‘Man on the moon’ approach can help UK tackle climate change, says UCL report
22 May 2019
The UK can be a global leader in solving crises such as climate change while stimulating economic growth if it harnesses the type of bold strategic approach used in the moon-landings, says a new report by the UCL Institute for Innovation and Public Purpose (IIPP).
Published on Wednesday May 22, 2019, the report, produced by the UCL Commission on Mission-Oriented Innovation and Industrial Strategy (MOIIS) chaired by Professor Mariana Mazzucato and Lord David Willetts, sets out an approach to UK investment and innovation targeted at solving systemic 21st century challenges such as the future of mobility, ageing societies, clean growth and AI and data.
Titled "A Mission-Oriented UK Industrial Strategy", the report welcomes progress made to date by the Government in identifying four ‘Grand Challenges’ and subsequently announcing five ‘missions’ through the Industrial Strategy, but also pushes that now is the time to keep up the momentum. The commission recommends putting clear, bold, ambitious but achievable ‘missions’ at the heart of the UK’s economic vision. The commission’s work has previously been positively cited by Prime Minister Theresa May in her speech announcing the first four missions, almost exactly one year ago.
The commission advocates government using the UK’s post-Brexit Industrial Strategy to reach out beyond Whitehall and bring citizens and social movements into policy-making. The commission also recognises progress made to date, “for the Industrial Strategy to have effects that are recognised by the public, it must address problems that matter to the public”.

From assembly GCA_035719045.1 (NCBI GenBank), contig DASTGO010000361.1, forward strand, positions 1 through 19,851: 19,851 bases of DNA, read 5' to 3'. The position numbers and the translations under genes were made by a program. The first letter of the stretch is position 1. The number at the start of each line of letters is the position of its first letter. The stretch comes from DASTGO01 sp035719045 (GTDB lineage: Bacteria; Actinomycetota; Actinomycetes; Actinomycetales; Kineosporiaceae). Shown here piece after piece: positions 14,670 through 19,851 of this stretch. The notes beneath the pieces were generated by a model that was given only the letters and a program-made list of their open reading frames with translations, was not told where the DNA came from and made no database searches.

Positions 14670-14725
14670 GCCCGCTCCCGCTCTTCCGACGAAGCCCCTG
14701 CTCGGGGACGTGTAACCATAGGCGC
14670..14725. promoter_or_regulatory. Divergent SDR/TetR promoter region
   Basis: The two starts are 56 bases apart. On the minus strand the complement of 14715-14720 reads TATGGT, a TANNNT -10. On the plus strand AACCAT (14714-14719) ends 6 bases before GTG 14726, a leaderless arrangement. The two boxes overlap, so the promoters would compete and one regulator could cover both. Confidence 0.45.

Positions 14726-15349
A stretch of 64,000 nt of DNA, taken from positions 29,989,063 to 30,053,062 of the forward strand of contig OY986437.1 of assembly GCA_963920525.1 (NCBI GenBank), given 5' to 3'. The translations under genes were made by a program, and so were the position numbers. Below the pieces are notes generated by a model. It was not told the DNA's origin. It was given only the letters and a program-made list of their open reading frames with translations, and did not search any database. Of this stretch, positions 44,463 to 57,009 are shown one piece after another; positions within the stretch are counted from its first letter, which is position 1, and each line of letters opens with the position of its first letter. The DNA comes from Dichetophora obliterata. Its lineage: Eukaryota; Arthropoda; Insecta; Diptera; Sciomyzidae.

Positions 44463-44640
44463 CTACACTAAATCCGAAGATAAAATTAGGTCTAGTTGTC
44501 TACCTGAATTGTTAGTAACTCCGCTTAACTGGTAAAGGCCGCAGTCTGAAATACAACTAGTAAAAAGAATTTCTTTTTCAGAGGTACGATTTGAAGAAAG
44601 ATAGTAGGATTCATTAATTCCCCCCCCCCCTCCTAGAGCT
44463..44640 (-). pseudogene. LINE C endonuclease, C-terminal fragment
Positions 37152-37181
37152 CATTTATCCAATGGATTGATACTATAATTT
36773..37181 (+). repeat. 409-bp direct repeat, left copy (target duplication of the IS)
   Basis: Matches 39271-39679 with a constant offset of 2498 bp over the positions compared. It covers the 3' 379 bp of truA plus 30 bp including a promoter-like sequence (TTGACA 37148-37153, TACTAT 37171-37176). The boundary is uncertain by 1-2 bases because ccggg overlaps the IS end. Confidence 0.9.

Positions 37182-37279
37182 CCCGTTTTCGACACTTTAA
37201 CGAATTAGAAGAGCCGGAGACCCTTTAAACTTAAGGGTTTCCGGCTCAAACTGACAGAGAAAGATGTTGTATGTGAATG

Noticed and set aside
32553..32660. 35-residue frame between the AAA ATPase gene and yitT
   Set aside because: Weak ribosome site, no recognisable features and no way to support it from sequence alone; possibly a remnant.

Professor Mariana Mazzucato, Director of UCL IIPP, said: “This report creates an ambitious but achievable path for the UK to follow if we want to be at the forefront of tackling the great challenges facing our world, from climate change to the health of ageing societies. Just as the approach that put man on the moon led to countless other technological advances that we take for granted today, government must seize the opportunity to shape and benefit society by thinking about how we focus innovation for the years to come.
“At a time when we stand at an economic crossroads, the industrial strategy can determine our approach to investment and innovation, future-proofing society and providing the best possible environment for investment and technological advances to flourish.
“Government needs to take an assertive role in creating the future, not just providing fixes - a narrow focus on the areas that private finance is prepared to sponsor today is no longer a sufficient response.”
Some of the report’s other wide-ranging recommendations aimed at helping people live “more sustainable, healthier, and longer lives” include:
- Reforming public procurement in order to end the current system of awarding contracts to lowest-cost bidders
- Placing greater emphasis on long-term finance and investment in innovative firms
- The creation of cross-Whitehall ‘mission teams’, inspired by the US DARPA-model, drawing upon the expertise of all departments and agencies and ending the current, siloed approach
- Reversing the current lack of high-end engineering and research skills within the public sector, ensuring that policy makers are able to draw on technical know-how
- Making the Industrial Strategy Council a statutory body that can oversee and recommend policy to government
- Strengthening support for innovation and technologies through investment in laboratories and so-called ‘catapult centres’ that create business-led collaboration between scientists and engineers
- Providing long-term and ‘patient’ finance for innovation by potentially raising the capitalisation and reforming the remit of the British Business Bank to align with the needs of investment-led growth